Spring Training is the time of year that all MLB fans look forward to as the unofficial official start to spring. While teams must travel to warm areas of the country to avoid the cold weather taking over the vast majority of the states, the scent of spring and the sound of bats cracking can still be heard in the air.
Spring Training also represents a time of change, as teams will bring players in through free agency and the trade market, but also will get rid of players who are not playing up to their expectations or have younger players who can provide as much production for a cheaper cost. Releasing players before Opening Day can be a tough pill to swallow for some, but they are at least given a chance to sign with a different team before the first pitch is thrown to officially open the regular season.
Veterans seem to be the likeliest candidates to be cut during the few weeks of split-squad games and workouts, as even though they have the experience and the knowledge to be solid players in the league, their skills require a higher pay grade. With how the financial structure is set up, younger players are arbitration eligible, meaning that teams can get away with paying what seems to be a minimal amount for four to five years until arbitration eligibility runs out and then players can name their price.
Here are three well-known names that will be looking for a new team before Opening Day of the 2019 MLB season.
Chris Davis, DH/1B Baltimore
A player who seemingly has made one of the biggest falls from grace in recent memory, Chris Davis was endearing himself to all Baltimore Orioles fans out there when he was mashing home runs and playing above-average defense over at first base.
And now he is financially crippling a team that is so desperate to not finish last every year.
Way to go Mr. Davis.
Riding a hot streak, Davis earned an enormous extension, seven years for $161 million, signing this monstrosity on Jan. 16 of 2016. Much to the dismay and probable expectancy of Orioles fans, he did not live up to this deal in the least.
He has been on a steady offensive decline ever since signing that deal, hitting 38, 26 and 16 home runs, respectively, from 2016 to 2018. While remaining generally healthy and playing no fewer than 128 games in a season since signing his extension, the fan base would almost rather keep him off the field with how putrid he has been playing.
Davis could easily turn into this generation’s Bobby Bonilla, as his contract has deferred money all the way through 2037 when Davis is earning AARP benefits at the swell age of 51. Smart to lock in his future, the Orioles are now handcuffed to one of the more disappointing players over the past few seasons but could try and get out of his contract by releasing him. His contract is fully guaranteed and would need to be fully paid until its end, but Davis could still see himself looking for a new MLB job due to the team wanting to desperately move on from him.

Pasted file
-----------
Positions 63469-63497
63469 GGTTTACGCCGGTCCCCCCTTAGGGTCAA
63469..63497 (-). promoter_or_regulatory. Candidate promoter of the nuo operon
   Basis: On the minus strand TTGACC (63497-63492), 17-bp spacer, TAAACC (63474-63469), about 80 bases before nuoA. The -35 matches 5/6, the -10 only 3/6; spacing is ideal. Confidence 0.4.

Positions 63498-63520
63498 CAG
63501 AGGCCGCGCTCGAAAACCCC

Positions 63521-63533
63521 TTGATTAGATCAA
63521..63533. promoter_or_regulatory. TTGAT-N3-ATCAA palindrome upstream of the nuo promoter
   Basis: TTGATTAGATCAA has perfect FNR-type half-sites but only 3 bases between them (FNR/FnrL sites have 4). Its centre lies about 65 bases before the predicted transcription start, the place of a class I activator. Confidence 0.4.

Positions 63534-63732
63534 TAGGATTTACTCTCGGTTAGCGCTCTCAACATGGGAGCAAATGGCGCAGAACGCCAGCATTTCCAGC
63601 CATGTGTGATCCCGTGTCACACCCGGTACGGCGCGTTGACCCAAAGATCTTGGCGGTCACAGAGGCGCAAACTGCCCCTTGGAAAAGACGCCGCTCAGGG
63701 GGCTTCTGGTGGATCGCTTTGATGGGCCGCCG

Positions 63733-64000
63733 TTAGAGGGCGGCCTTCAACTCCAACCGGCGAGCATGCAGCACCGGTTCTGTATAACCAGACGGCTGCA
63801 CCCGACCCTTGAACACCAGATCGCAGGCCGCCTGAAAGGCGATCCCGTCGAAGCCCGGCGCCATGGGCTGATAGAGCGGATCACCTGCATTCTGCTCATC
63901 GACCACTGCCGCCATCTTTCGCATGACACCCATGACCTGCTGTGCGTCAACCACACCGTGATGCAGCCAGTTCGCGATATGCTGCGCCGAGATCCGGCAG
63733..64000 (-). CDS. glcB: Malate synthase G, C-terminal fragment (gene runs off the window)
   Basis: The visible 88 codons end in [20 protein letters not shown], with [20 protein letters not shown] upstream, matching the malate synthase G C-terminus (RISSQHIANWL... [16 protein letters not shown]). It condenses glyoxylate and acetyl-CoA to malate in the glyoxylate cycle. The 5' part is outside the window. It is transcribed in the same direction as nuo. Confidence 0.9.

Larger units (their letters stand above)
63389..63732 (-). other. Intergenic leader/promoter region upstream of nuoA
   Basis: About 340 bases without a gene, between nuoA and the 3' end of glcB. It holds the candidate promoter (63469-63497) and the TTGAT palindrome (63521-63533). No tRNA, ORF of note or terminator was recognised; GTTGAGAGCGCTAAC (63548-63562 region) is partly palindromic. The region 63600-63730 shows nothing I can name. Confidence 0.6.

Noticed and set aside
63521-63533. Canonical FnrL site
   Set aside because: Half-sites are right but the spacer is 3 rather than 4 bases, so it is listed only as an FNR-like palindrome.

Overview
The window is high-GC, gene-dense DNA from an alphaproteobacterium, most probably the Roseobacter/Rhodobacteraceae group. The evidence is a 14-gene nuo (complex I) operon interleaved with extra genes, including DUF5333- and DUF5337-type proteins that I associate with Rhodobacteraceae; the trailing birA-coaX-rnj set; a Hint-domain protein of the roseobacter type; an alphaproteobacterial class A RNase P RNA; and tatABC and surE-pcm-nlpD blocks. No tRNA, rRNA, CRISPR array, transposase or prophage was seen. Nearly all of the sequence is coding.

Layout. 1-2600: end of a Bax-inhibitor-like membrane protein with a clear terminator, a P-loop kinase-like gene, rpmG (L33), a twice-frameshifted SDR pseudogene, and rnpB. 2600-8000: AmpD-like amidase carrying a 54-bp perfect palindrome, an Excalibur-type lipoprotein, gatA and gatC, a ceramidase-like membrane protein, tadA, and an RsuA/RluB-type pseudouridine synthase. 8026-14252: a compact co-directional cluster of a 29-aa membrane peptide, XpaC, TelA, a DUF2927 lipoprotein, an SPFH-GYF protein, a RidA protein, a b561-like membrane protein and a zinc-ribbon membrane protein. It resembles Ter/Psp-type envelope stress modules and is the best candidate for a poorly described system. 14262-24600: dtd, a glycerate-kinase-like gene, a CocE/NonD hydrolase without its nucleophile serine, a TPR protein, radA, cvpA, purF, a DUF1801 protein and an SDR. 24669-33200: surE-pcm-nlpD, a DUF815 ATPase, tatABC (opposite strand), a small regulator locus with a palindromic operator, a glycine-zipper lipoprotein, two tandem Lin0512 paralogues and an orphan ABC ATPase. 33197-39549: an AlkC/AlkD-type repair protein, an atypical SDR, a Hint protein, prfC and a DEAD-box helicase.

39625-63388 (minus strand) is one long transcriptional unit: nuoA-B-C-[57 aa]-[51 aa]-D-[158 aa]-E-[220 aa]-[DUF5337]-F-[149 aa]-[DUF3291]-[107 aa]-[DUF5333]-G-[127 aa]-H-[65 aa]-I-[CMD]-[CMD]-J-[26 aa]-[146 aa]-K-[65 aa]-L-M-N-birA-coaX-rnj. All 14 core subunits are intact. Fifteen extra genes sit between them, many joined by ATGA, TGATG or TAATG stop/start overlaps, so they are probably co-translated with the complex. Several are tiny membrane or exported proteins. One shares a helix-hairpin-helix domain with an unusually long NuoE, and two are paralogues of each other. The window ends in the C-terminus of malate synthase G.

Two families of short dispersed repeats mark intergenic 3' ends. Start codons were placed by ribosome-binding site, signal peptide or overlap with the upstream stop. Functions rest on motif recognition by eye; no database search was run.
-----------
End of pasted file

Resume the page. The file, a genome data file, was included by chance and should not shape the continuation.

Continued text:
Jason Heyward, CF Chicago (NL)
A consistent theme in this list is overpriced veterans, and that fact continues with Jason Heyward. As a massive percentage of the Chicago Cubs’ overall payroll for the next five seasons until becoming a free agent in his age-34 season in 2024, Heyward’s production has fallen off a cliff, slipped into the ocean and fallen all the way to the bottom, never to be found.
With an already cash-strapped franchise like the Cubs looking to gain even a little financial flexibility, they may look to try and trade his massive deal to a non-contending franchise (I see you Baltimore, Kansas City or Miami) to try and get out of his deal. While Miami and Derek Jeter would be the most gullible team in this ‘sweepstakes’ and would probably make a boneheaded decision to take him on, it is a very hard financial pill to swallow for a team.
Heyward was signed in 2015 to an eight-year deal in what looked to be a steal at the time, coming off a few career seasons with the St. Louis Cardinals and Atlanta Braves. However, Heyward has never looked like the guy who was given a Brinks truck, as he has failed to hit above. .270 and 11 home runs.
Owed $22.5 million this season, the Cubs look to be in it for the long haul unless he is released or traded.
Eric Thames, 1B/RF Milwaukee
A smart move at the time for a small-market team looking to make a splash in a foreign market, Eric Thames was brought to Milwaukee after tearing the cover off the ball in Japan. His three year, $16 million deal is relatively modest in MLB terms, compared to the rest of the players on this list, but with the Brewers needing to capitalize on their window now, Thames is a likely candidate to be moved.
While he provides good defense and loves the right-field porch at Miller Park, he is positionally-limited and strikes out a ton, not good for a player who plays in the wrong league, being better suited as a DH. Thames is a great guy and overall good player, and his first season in Brewtown was a hit, as he mashed in April and May of 2017.
Thames only has one year left on his deal and the team would be cutting bait with a semi-valuable player, but would not be a surprise to see him with his suitcase come mid-March. Unless the Brewers were to deal with injuries at first base, Thames is not a good-enough outfielder to be given occasional reps as he is laterally-challenged.
All of these players still present an ounce of value to prospective teams looking to instill a veteran presence into their clubhouses, but they could do a lot better than these three overpaid sluggers who have failed to live up to recent expectations. While Davis seems to be the worst candidate on this list, both Heyward and Thames have deficiencies that entrenched themselves on this list too.